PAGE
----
Watson felt that for the game to be a success in the United Kingdom, the American locations on the board needed to be replaced, so he and his secretary, Marjory Phillips, travelled to London for a day to work out which street names they would put on the board.

By all accounts, Victor and Marjory’s single day in London was a hectic one – Victor later admitted he’d slipped up by putting ‘Marlborough Street’ on the board when it should have been Great Marlborough Street – but in a short period of time, they managed to pick a broadly accurate selection of roads to represent the varying values across the board.

One of the only known facts about their day out (which would turn out to be a very lucrative one for the Waddington’s company) was that Victor and Marjory sat in the Angel Cafe Restaurant in the afternoon and reviewed their work.

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And whether it was to celebrate completing their job, or just because he liked the name, Victor decided to include ‘The Angel, Islington’ on the board. Unlike all the other property squares, it’s the only one which isn’t a street, but a specific building.

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You can find this plaque, unveiled in 2003 by Victor’s grandson (who is also called Victor and is also the managing director of Waddingtons), just as you walk into the Co-Op bank at 1 High Street, Islington.

A couple of doors away, there’s a Wetherspoon’s which has taken the name The Angel, but don’t be fooled. This Angel can only trace its history back to 1998.

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In May 2012, a new Banksy wall painting in Turnpike Lane was excitedly reported by the world’s media. Depicting a child making Jubilee bunting, the trail of flags were removed after less than 24 hours.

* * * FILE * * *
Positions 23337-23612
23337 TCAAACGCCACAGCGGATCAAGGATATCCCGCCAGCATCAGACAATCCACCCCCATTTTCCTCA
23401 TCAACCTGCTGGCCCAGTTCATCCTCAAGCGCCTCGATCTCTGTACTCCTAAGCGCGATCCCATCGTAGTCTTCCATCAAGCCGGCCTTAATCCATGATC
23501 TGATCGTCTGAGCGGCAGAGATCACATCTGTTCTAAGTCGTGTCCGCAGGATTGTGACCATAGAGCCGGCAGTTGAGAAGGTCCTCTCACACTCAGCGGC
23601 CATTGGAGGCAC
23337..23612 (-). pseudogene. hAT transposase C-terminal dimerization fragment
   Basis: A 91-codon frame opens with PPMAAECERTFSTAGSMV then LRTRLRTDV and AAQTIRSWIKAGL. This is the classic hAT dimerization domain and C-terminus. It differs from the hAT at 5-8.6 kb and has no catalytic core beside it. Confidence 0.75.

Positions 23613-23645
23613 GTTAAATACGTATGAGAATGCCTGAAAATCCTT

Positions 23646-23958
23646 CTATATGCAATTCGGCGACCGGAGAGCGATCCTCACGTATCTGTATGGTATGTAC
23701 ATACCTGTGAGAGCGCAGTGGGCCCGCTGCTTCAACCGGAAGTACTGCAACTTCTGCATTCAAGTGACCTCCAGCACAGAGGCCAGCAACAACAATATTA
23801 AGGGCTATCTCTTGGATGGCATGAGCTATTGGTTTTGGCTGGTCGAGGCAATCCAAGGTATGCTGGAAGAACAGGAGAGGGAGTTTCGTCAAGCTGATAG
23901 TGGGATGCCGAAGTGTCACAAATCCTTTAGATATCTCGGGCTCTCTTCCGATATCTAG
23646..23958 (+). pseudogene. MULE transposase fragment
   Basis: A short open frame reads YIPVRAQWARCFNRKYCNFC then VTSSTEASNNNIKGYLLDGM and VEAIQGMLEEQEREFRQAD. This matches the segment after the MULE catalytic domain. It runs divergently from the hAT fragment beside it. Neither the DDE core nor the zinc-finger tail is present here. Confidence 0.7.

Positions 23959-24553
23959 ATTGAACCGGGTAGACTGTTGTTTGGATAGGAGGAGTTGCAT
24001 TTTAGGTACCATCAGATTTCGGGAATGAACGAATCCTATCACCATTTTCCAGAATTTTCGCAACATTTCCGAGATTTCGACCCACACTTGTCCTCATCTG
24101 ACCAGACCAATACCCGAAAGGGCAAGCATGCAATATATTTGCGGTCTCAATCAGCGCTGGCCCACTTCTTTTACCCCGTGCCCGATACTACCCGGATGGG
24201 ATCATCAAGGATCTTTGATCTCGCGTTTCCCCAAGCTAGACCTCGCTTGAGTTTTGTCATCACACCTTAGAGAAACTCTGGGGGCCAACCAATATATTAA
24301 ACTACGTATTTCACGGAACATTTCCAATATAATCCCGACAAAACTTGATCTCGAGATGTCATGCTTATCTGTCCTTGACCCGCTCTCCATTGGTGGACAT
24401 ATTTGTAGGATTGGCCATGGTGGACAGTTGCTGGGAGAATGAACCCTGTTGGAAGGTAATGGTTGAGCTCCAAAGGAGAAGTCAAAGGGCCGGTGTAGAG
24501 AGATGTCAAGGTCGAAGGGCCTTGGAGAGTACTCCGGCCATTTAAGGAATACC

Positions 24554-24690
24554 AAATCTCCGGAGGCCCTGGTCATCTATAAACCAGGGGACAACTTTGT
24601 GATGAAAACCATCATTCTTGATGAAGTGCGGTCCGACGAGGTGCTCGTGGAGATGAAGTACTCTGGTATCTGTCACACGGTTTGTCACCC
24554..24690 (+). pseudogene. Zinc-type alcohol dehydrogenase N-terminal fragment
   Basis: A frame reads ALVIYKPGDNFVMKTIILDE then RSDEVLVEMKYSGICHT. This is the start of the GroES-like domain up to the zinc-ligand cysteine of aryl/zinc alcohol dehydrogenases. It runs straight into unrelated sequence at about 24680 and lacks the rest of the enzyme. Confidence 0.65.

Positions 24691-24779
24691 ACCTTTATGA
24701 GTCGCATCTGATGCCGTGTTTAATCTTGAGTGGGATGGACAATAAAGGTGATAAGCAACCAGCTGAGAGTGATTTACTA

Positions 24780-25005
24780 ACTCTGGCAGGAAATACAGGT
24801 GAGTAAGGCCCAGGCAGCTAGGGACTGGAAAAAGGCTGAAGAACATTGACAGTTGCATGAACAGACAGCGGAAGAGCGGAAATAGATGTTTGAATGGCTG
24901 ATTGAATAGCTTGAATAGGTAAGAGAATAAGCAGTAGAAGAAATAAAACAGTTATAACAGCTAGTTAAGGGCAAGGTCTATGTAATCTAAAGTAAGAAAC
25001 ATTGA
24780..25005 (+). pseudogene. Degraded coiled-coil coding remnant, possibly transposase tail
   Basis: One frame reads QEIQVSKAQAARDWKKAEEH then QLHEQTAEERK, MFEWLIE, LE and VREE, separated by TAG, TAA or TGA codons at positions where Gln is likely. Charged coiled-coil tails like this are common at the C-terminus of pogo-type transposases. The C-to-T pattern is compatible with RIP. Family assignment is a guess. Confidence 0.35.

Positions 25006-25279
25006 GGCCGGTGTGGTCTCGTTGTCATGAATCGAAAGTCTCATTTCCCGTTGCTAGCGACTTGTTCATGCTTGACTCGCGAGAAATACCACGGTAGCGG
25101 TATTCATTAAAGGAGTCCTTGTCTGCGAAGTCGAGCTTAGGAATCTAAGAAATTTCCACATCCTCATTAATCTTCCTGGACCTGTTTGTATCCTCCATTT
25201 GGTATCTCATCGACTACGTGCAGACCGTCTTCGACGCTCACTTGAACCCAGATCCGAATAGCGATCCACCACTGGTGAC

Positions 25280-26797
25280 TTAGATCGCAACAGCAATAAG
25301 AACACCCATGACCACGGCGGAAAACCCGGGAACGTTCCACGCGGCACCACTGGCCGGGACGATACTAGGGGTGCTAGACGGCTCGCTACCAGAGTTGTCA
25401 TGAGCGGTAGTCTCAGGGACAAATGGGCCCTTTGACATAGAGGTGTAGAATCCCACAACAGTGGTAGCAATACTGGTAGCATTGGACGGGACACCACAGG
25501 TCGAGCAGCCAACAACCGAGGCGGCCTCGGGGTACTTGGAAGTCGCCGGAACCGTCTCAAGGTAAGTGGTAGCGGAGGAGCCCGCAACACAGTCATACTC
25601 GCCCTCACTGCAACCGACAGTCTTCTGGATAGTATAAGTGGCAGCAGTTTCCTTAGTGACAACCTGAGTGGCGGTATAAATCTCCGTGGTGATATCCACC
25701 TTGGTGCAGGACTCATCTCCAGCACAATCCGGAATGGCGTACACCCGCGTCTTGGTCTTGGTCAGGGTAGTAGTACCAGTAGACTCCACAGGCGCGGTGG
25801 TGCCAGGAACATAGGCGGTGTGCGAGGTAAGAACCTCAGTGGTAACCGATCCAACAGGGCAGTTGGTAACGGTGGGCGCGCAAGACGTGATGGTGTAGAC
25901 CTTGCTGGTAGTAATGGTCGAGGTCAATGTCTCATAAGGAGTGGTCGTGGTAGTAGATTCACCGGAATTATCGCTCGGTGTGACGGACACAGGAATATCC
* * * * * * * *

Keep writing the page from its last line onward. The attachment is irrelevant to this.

Now that the debate as to whether graffiti is art is long over, a new problem has arisen with street art: it’s easy to ruin it.

While many of Banksy’s pieces have been covered with plexiglass by the owners of the buildings they appear on, countless works have been destroyed.

There’s all manners of ways in which London is deprived of these pieces of public art.

In September 2011, the work above appeared on the side of Luti Fagbenle’s post-production company, Portobello Post, in Portobello Road – Banksy painted it on a Sunday morning, having erected scaffolding so he could work unseen while the Portobello Market was in full swing. After protecting it with plexiglass, Fagbenle put the piece up for auction on eBay, saying “‘I could never justify owning a piece of art worth that much.”

With a Buy It Now price of £1,000,000, it attracted a high bid of £208,100 (and an additional £5000 to remove it from the wall, and consequently repair the hole left behind.)

Less professional attempts have also been made to remove pieces for sale: Lily Evans wrote an article for Vice Magazine about her disastrous attempt to retrieve a famous rat which ended in the complete destruction of the piece.

Similarly, some pieces have been removed not for profit, but by local councils, keen not to have their workplaces despoiled.

In October 2008, Westminister City Council demanded the removal of a huge mural painted on a building part-occupied by the Royal Mail sorting office on Newman Street.